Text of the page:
24 October 2011
Dam the Politics... Preserve the Trout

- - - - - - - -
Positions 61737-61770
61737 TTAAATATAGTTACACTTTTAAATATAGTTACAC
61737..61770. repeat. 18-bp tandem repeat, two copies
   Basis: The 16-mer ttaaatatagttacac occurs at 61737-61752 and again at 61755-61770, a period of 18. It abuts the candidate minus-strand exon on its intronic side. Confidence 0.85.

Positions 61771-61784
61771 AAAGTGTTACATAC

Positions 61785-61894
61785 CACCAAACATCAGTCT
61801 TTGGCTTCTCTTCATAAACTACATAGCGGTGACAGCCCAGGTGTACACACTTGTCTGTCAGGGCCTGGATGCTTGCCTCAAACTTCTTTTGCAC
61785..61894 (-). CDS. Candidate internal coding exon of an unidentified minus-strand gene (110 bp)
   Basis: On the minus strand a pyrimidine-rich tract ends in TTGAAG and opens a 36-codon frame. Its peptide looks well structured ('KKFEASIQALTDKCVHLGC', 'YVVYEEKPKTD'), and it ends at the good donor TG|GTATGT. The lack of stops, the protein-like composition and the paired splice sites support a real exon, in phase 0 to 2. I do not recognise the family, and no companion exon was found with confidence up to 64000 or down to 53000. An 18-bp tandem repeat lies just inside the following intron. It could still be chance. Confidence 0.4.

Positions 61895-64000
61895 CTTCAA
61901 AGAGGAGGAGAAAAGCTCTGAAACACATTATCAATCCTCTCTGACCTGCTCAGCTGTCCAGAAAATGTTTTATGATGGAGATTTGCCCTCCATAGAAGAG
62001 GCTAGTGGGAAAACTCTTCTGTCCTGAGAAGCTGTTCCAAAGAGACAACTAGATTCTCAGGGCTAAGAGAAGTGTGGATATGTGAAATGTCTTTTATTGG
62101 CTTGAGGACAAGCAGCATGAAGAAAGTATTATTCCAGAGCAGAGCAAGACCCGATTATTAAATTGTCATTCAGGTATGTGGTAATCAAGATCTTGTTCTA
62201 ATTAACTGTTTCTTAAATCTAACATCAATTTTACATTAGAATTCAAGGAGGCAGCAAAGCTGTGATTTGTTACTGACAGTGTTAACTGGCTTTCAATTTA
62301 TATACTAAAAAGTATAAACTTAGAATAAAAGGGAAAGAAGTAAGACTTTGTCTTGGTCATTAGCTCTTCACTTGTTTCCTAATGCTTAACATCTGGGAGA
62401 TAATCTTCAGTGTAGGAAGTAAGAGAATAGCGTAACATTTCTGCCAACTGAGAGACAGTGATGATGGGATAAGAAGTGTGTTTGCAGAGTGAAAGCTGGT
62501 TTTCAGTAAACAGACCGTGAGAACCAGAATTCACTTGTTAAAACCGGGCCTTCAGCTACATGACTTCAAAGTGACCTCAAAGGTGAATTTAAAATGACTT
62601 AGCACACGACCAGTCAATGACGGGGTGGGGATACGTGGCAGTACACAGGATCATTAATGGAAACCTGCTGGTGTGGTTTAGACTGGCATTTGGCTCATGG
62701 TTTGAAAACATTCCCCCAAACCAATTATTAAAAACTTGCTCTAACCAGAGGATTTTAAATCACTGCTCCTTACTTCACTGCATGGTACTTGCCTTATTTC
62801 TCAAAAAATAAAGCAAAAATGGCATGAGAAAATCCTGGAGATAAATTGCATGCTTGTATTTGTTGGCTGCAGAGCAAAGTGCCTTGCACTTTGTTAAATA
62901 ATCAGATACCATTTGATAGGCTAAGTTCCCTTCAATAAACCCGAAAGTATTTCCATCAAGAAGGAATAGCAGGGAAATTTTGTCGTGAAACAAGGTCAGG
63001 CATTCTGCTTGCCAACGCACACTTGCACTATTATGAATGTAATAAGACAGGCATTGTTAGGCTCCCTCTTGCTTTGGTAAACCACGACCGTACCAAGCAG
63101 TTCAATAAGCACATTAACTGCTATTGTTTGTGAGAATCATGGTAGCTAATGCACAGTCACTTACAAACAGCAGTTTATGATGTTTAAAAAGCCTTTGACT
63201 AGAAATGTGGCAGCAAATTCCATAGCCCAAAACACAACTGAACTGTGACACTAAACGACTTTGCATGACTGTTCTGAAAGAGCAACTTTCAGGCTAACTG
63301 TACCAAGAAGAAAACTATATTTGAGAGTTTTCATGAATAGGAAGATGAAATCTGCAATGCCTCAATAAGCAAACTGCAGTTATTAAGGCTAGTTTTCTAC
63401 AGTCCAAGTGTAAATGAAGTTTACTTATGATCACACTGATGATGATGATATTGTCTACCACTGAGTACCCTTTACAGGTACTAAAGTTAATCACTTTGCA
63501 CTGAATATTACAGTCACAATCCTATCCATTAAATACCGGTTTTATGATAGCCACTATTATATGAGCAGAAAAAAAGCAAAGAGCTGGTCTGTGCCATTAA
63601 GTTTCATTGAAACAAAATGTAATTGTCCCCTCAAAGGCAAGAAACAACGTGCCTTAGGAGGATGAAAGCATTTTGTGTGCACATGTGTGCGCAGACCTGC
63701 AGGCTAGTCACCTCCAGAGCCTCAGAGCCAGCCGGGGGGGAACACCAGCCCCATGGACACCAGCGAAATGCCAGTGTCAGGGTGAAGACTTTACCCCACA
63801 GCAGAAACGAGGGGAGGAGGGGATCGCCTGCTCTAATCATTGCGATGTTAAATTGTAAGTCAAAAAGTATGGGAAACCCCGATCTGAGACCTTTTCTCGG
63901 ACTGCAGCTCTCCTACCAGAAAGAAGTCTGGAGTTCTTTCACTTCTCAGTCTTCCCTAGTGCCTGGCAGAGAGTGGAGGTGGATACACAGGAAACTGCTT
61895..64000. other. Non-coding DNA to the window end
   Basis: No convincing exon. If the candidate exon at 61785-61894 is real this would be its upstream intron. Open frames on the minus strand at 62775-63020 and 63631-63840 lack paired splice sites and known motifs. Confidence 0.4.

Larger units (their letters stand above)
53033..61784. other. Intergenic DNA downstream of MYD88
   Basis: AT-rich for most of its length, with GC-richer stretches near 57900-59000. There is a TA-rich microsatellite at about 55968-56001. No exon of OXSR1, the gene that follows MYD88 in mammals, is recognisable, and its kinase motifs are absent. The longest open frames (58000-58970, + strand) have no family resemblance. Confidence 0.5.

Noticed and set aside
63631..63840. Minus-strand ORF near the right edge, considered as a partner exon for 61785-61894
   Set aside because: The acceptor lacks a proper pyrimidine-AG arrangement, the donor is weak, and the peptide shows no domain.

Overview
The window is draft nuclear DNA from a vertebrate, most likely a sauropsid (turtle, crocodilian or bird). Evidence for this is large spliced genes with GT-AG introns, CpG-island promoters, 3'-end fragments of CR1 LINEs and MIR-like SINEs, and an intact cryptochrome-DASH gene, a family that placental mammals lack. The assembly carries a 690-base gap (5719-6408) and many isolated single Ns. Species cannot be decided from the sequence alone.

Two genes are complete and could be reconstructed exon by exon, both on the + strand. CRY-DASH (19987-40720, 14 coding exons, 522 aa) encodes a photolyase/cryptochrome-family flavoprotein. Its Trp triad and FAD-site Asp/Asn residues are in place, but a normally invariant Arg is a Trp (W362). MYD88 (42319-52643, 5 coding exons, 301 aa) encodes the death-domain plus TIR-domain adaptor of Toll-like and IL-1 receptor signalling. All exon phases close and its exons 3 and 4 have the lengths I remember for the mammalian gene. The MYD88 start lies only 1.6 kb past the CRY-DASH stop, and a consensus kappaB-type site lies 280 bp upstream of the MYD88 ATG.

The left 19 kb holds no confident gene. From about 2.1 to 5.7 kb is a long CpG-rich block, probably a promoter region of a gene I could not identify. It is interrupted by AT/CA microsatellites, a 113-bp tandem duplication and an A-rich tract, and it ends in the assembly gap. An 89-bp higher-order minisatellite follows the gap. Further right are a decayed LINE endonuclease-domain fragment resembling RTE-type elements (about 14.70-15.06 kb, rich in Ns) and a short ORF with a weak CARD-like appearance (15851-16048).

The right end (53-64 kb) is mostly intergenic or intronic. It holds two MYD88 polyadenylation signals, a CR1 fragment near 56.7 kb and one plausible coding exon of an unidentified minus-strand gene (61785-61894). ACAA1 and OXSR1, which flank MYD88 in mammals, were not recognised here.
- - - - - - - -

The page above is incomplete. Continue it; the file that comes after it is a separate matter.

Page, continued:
There are some things in this world which means that more to us than we can make clear. We while human beings have an existential link with all of mother earth's creatures. We are getting close a dark time in the Klamath River, soon there will be no natural born salmon mating up the fact that was once one of many rivers that spawned one of the most salmon in the Pacific Northwest. The salmon that at one time prospered in the Klamath, are not able to reach their organic spawning reasons because the organic flow of the river has become altered by the building of dams, which is resulting in various salmon perishing without having to be able to spawn. Currently, Klamath Riv fall chinook runs are much less than 8 percent of their historical abundance. For coho salmon the numbers are less than 1 percent (Karuk). It would be a travesty to be a section of the generation that creates one of the most amazing fish on the globe to go away. We must take action to fix the problem before it is too late. In 1916 PacifiCorp put the first dam in the Klamath in order to provide the general public with hydroelectricity (Boxal). When the Copco 1 Dam was constructed within the Klamath Water in 1918, it permanently blocked usage of more than three hundred and fifty miles of salmon and steelhead habitat in the main come of the higher Klamath as well as tributaries (Karuk). Since then much more dams have been completely built in order to keep up with the ever growing dependence on energy, they may have disrupted the flow of the river also, blocked from the path for a lot of salmon to get at their all-natural spawning grounds. Salmon are incredibly fickle animals and will only spawn in the exact riv that they were born in, so if the salmon cannot get to all their final mating destination, they die with out reproducing. It has caused less and less salmon to spawn every year. Another aspect that has in a negative way influenced the salmon human population has been build-up of extra nitrogen and phosphorus inside the river. The...